Here are a few vintage cookie cutter shapes to print out for the holidays and a fun poinsettia cookie design how-to. Then I’ve listed a bunch of resources listing instructions for making your own cookie cutters as well as a few different projects and ideas you can use them for (they can be utilized for much more than just baking cookies!).
Simply click on the picture to get the large file (copy to your desktop by right-click and “save picture as”).
The gingerbread man is from Betty Crocker’s Picture Cook Book (1950).
- Make patterns by tracing outlines onto cardboard; cut out.
- Lay cardboard patterns on cookie dough, cut around them with sharp knife.
Poinsettia Holiday Shape How-To
- Merry Poinsettias sparkle with a rosy jam center. You roll out sugar-cookie dough; cut in 3-inch squares. Then make 4 diagonal corner slashes almost to center. Place strawberry or raspberry jam in center and fold over to form flower. Top each with a dot of jam.
Some of the instructions are quite simple using basic materials, others involve some metalwork. Whichever method you choose to try your hand at, the result can be a fabulous custom cookie cutter design, truly unique and only limited by your imagination :).
- Make Your Own Cookie Cutters and Gumpaste Cutters (uses copper ribbon)
- How To Make A Bulk Cookie Cutter From Tuna Cans How creative is this! Simple and cheap to put together and very handy for cookie baking (woohoo!)
- Make Your Own Cookie Cutter From Clip-Art And A Foil Pan – Great idea for whipping up some cookie cutter shapes that you need for just one baking project, although shapes do hold together for a few uses. Cheap!
- Custom Cookie Cutter – This tutorial shows you how to reshape old metal cookie cutters you have on hand that you no longer care to use.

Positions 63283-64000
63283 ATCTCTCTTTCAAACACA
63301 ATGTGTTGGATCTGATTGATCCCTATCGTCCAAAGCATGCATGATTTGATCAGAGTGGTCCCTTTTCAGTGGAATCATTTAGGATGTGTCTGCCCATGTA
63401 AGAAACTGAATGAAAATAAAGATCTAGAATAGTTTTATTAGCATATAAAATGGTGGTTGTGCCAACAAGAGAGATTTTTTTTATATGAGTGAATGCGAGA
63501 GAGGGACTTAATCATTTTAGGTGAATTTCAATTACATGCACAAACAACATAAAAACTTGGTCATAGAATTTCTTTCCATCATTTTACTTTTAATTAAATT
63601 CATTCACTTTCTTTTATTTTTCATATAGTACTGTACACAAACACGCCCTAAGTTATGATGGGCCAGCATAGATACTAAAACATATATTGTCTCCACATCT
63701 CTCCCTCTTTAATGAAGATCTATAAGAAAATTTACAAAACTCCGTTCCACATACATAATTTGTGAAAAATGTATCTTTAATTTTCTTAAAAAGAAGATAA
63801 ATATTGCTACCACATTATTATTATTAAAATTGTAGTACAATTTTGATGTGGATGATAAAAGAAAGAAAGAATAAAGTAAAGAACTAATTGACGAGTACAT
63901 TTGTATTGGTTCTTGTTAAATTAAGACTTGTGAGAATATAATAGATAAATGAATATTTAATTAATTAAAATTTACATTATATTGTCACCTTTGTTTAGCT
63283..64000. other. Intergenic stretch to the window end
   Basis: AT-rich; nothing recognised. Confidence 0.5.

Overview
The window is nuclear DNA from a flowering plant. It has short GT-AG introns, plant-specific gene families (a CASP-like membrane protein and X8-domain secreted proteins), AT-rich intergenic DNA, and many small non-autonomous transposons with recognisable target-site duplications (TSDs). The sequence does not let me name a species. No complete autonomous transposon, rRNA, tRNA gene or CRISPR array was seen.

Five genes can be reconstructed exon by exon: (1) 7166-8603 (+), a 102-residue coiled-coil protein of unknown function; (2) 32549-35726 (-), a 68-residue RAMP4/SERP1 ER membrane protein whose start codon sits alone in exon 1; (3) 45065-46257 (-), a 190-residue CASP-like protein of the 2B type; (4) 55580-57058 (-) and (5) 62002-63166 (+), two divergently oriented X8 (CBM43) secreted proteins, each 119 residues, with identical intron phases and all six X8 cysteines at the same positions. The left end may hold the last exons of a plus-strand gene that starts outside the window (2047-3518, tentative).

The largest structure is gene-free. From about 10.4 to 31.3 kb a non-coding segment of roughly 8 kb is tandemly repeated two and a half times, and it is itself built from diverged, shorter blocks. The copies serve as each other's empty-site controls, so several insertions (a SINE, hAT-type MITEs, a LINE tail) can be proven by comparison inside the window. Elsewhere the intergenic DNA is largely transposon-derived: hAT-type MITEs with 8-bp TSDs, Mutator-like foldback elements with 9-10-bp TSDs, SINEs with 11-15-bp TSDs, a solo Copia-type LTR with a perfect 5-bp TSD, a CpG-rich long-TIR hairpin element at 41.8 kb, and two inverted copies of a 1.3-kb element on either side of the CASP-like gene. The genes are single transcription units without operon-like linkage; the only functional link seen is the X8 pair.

- How To Make Cookie Cutters – Tutorial for making cookie cutters out of hobby store sheet metal, tin snips and a few other basic tools. Basically bending and shaping metal strips into the shapes you want, then bolting a screw in to keep its shape.
- How To Make Your Own Cookie Cutters – Instruction set using aluminum flashing (found at hardware stores), non-toxic adhesive and other basic tools.
- Advice posted in 2001 to a metalworking newsgroup – Advises using brass strips found in the model working/hobby shops that are soldered together or glued with epoxy.
- Make A Cookie Cutter/Food Shaper: Make your own shapes using a metal circle cutter, pipe cleaners and pliers.
- Make Cookie Cutter Display Cases
- Tip: Use Cookie Cutters As Onigiri Molds (can do this technique for sandwiches, rice krispy cakes, etc., too)
- Make Cookie Cutter Crayons
Basic Design Advice & Tips
- The referenced pages advise not to make the cookie cutters too large due to experiencing difficulties with the cookie dough before and after being baked. The trick is to find a good cookie dough that will work well with the size and shape of the cookie cutter as well as cutting the shape directly on the cookie sheet.
- Be careful with intricate designs, nothing too skinny to prevent cookie breakage. You’ll also want to keep the outline shape fairly basic and no sides too close together, otherwise the dough can spread while baking and the cookie ends up being baked together into a blob.